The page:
Honey S. is working as a Graduate Research Student (PhD) at Centre of Excellence in Solid State Physics, University of Punjab, Lahore, Pakistan. She is a fellow of UNESCO UNISA AFRICA Chair in Nanosciences/Nanotechnology and Nanosciences African Network (NANOAFNET), an ICTP network as well. She has published eight papers in reputed journals during her PhD studies.
Interconnection between Ag-NWs is essential for the integration and assembly of NWs networks to enable optoelectronics and nanoelectronics applications. In this report, joining of Ag-NWs through argon ion beam irradiation technology is demonstrated. A range of experimental traits of constructing X-, and II-shapes molecular junctions between Ag nanowires and the utilization of the argon ion beam irradiation induced nanowelding technique to form functional metal NWs networks is conferred. Scanning electron microscopy, X-ray diffraction and transmission electron microscopy results revealed that Ag-NWs are effectively connected to each other on intersecting positions and crystal structure also remained un-damaged. Besides, technical hindrances facing the ion irradiation induced nanowelding technology are also discussed. A perspective is given for using argon ion irradiation induced welding technique for the construction of random networks of well-connected nanowires.
Steve Lenk, Dipl.-Ing. is project coordinator assistant of the European FP7 project “Single Nanometer Manufacturing beyond CMOS devices” (SNM). He graduated at the Faculty of Technical Physics at Technische Universität Ilmenau, specialties Theoretical Physics and Semiconductor Physics, in 2009. In his Diploma thesis he calculated the excitonic dielectric function of GaN. He works currently at his PhD with the topic simulations of the Fowler-Nordheim emission of electrons from ultrasharp nanotips for lithography. He has experience in scientific programming, analytical solutions, and EU projects management. He has 3 publications in scientific journals.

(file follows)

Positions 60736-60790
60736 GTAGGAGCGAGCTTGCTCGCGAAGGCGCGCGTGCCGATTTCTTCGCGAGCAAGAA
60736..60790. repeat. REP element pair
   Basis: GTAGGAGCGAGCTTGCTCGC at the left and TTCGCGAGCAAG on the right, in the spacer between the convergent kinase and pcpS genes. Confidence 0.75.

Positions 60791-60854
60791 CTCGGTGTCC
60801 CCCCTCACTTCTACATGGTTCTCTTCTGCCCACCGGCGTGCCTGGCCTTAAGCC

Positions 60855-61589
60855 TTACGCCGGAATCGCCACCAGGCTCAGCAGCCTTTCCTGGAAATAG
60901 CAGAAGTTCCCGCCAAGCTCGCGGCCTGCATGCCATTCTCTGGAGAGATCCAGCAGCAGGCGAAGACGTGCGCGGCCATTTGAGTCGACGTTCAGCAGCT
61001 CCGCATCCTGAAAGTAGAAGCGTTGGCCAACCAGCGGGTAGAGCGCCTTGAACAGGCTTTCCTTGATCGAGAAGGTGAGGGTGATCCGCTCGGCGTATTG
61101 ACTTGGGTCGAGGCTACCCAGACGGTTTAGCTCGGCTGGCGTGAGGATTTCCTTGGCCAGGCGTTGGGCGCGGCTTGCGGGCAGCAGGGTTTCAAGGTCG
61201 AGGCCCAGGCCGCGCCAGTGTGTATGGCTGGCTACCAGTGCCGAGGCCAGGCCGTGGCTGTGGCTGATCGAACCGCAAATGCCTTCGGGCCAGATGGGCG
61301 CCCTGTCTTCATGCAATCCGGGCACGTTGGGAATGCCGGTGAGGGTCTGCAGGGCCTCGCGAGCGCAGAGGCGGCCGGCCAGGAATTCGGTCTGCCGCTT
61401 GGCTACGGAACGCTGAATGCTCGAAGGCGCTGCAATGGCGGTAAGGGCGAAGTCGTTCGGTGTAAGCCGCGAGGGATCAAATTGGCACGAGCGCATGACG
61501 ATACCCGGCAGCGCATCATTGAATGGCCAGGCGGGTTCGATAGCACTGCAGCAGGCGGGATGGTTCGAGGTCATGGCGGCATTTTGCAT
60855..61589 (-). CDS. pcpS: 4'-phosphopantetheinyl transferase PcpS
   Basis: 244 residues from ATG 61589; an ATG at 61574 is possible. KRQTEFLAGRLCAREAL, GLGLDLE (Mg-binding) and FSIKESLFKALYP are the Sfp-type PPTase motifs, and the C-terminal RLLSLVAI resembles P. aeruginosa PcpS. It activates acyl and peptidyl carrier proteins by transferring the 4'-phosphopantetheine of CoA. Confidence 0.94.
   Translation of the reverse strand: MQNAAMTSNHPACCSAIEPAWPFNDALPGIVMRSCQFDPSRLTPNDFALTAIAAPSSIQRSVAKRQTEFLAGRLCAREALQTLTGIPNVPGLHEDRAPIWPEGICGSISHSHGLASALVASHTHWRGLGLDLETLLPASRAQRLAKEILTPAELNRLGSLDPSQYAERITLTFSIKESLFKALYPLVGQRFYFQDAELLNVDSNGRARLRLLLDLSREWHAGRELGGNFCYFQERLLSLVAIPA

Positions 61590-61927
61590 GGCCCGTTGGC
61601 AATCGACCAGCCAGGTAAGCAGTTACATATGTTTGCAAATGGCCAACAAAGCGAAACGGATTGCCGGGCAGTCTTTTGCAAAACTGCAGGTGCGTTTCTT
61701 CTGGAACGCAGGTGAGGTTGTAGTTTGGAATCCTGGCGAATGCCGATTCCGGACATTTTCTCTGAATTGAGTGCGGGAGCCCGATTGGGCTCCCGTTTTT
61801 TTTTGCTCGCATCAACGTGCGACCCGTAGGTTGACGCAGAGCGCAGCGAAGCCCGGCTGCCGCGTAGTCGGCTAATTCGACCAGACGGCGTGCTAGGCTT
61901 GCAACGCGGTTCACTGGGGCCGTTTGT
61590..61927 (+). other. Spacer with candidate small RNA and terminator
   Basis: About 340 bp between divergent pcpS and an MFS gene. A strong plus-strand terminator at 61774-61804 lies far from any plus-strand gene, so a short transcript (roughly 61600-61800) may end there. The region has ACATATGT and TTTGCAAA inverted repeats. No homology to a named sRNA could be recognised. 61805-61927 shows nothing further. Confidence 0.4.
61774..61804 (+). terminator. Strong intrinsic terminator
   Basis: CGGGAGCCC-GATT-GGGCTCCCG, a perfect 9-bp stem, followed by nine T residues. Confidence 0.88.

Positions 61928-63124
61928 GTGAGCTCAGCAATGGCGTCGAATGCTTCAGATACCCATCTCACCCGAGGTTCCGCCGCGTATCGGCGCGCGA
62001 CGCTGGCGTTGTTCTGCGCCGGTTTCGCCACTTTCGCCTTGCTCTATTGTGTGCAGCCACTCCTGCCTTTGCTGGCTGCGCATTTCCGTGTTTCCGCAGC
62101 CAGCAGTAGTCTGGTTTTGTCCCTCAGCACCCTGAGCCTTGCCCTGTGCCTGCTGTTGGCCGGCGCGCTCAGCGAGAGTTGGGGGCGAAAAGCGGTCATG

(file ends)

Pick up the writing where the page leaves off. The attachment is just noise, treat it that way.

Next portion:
The scanning probe lithography (SPL) is based on the F-N-field-electron emission from a SPM- nanotip and an exposure of a calixarene resist. Since the emitted electron energies are in the range of a few ten electron volts, i.e., in the range of the binding energies of the resist molecules, they are chemically triggered and converted into volatile compounds. The field emission is enhanced due to the geometry of the nanotip (lightning rod effect). Until now, the mechanisms and conditions behind the physical processes are not clearly understood. Therefore, we simulate the emission process using a 2D and 3D model. The 2D method consists of the computation of the emission probability at the tip excluding the original electron energy and of the electron trajectories using a Velocity-Verlet algorithm. Our 3D model additionally includes the electron energy distribution inside the tip and the 3D geometry of an axial symmetric tip. Thus, we are able to calculate a realistic electron energy distribution at the surface with our 3D model. We will compare the two models with experimental Fowler-Nordheim data to show the dependence of the electron density and the energy distribution of the electrons. Additionally, we will present the electric field and electron distribution influenced by the resist material.